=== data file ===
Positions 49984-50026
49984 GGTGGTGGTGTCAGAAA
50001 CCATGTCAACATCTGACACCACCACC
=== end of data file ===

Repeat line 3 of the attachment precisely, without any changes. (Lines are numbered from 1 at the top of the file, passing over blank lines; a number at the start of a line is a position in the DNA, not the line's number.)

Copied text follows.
50001 CCATGTCAACATCTGACACCACCACC